A team of researchers from DeepMind reported in Science last week that applying deep learning to DFT (density function theory) computation produced more accurate results than DFT alone.
In their abstract, the researchers noted, “DM21 accurately models complex systems such as hydrogen chains, charged DNA base pairs, and diradical transition states. More crucially for the field, because our methodology relies on data and constraints, which are continually improving, it represents a viable pathway toward the exact universal functional.” DFT is a computational quantum mechanical modelling method used in physics, chemistry and materials science to investigate the electronic structure (principally the ground state) of many-body systems, in particular atoms, molecules, and the condensed phases. It is notoriously computationally intensive.
There’s a good short account of the work in Nature today, written by Davide Castelvecchi. Here’s a brief excerpt.
“The DeepMind team has made probably the most ambitious attempt yet to deploy AI to calculate electron density, the end result of DFT calculations. “It’s sort of the ideal problem for machine learning: you know the answer, but not the formula you want to apply,” says Aron Cohen, a theoretical chemist who has long worked on DFT and who is now at DeepMind.
“The team trained an artificial neural network on data from 1,161 accurate solutions derived from the Schrödinger equations. To improve accuracy, they also hard-wired some of the known laws of physics into the network. They then tested the trained system on a set of molecules that are often used as a benchmark for DFT, and the results were impressive, says (Anatole) von Lilienfeld (scientist at the University of Vienna). “This is the best the community has managed to come up with, and they beat it by a margin,” he says.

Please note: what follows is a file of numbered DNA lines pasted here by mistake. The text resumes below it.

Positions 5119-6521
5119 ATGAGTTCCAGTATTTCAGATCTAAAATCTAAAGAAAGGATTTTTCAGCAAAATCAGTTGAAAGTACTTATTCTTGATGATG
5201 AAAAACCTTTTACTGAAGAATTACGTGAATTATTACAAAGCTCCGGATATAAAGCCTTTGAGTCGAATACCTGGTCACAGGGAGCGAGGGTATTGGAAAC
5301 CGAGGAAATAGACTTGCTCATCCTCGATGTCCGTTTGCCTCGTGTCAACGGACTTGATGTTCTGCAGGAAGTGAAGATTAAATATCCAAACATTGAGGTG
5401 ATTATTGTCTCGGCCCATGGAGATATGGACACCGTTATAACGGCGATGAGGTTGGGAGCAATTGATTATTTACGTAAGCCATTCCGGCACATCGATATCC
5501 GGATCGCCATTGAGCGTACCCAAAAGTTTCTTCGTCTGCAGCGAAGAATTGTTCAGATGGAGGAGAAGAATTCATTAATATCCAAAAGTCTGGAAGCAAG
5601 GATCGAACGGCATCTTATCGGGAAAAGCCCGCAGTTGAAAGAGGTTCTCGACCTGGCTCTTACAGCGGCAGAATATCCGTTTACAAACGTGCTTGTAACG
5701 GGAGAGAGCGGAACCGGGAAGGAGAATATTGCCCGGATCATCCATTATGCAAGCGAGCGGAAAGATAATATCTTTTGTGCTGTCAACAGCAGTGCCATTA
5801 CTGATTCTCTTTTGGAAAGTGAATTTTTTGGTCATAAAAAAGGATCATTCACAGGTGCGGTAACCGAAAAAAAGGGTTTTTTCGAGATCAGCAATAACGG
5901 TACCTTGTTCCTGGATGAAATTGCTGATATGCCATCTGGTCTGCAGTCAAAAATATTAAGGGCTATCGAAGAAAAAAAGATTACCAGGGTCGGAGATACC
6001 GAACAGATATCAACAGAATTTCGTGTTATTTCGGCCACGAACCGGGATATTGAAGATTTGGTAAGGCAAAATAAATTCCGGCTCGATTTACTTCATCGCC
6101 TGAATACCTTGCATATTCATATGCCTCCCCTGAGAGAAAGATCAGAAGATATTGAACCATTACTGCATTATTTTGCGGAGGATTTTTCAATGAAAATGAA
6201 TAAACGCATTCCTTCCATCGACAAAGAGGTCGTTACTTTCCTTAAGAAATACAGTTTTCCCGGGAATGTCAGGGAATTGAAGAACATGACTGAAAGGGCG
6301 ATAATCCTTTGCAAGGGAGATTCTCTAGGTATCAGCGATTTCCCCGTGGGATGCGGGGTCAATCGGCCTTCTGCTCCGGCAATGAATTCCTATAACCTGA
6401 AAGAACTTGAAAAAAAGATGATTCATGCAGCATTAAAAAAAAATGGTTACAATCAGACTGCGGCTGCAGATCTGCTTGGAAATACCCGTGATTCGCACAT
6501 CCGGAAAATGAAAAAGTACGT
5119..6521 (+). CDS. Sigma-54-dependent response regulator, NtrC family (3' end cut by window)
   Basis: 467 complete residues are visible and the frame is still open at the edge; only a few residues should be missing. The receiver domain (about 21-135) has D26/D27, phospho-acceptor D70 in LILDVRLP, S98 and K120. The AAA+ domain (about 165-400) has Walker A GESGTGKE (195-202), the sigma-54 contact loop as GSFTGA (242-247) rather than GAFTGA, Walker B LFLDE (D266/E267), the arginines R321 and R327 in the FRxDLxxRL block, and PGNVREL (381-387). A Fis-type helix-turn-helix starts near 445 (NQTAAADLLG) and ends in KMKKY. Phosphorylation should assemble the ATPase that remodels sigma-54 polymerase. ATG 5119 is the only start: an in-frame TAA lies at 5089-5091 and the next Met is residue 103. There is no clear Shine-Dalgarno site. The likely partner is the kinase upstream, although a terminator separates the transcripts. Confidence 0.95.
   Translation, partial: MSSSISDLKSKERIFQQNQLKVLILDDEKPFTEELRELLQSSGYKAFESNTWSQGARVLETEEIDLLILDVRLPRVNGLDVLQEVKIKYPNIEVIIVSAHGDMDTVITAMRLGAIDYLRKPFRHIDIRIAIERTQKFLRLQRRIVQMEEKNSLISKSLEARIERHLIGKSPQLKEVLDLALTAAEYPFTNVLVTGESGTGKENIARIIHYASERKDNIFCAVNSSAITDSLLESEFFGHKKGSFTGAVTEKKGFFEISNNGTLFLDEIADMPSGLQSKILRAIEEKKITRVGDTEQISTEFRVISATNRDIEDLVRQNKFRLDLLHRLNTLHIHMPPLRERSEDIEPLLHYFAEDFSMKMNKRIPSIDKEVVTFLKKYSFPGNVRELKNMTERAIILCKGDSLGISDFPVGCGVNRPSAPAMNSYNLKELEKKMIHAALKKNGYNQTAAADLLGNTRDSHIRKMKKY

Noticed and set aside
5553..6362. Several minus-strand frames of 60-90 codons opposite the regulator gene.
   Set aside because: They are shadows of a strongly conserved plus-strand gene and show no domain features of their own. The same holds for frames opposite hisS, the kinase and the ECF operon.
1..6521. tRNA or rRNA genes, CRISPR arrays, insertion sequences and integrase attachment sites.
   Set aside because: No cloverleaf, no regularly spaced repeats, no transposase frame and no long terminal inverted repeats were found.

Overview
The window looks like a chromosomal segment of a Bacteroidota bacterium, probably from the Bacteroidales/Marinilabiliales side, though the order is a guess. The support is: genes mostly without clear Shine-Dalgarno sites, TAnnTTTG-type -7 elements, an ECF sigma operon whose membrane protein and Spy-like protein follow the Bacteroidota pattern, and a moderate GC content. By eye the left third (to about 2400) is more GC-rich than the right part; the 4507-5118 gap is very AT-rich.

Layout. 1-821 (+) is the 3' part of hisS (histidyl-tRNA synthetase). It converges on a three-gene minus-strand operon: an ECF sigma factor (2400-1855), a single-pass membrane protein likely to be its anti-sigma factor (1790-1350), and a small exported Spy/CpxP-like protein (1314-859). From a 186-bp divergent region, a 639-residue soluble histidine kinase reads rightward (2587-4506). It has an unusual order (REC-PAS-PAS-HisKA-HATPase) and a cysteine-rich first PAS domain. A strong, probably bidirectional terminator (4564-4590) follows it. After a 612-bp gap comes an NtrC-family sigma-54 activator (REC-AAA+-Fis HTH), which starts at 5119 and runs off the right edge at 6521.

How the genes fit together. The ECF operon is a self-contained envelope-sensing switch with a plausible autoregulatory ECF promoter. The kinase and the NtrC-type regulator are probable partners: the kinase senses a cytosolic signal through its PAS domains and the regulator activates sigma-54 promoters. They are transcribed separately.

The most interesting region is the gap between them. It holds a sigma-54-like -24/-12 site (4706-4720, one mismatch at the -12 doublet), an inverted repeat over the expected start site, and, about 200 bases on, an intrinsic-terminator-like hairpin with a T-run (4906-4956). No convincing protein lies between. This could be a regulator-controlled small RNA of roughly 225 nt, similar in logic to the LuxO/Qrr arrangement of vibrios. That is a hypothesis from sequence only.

“One advantage of machine learning, von Lilienfeld adds, is that although it takes a massive amount of computing power to train the models, that process needs to be done only once. Individual predictions can then be done on a regular laptop, vastly reducing their cost and carbon footprint, compared with having to perform the calculations from scratch every time.”
Nature also noted that since its beginnings in the 1960s, DFT has become one of the most widely used techniques in the physical sciences: “[An investigation by Nature’s news team in 2014 found that, of the top 100 most-cited papers, 12 were about DFT. Modern databases of materials’ properties, such as the Materials Project, consist to a large extent of DFT calculations.” DeepMind plans to release its for anyone to use. For now, the model applies mostly to molecules and not to the crystal structures of materials, but future versions could work for materials, too.
Link to Science paper, https://www.science.org/doi/10.1126/science.abj6511
Link to Nature article, https://www.nature.com/articles/d41586-021-03697-8?utm_source=Nature+Briefing&utm_campaign=b0bda6ba48-briefing-dy-20211210&utm_medium=email&utm_term=0_c9dfd39373-b0bda6ba48-46067094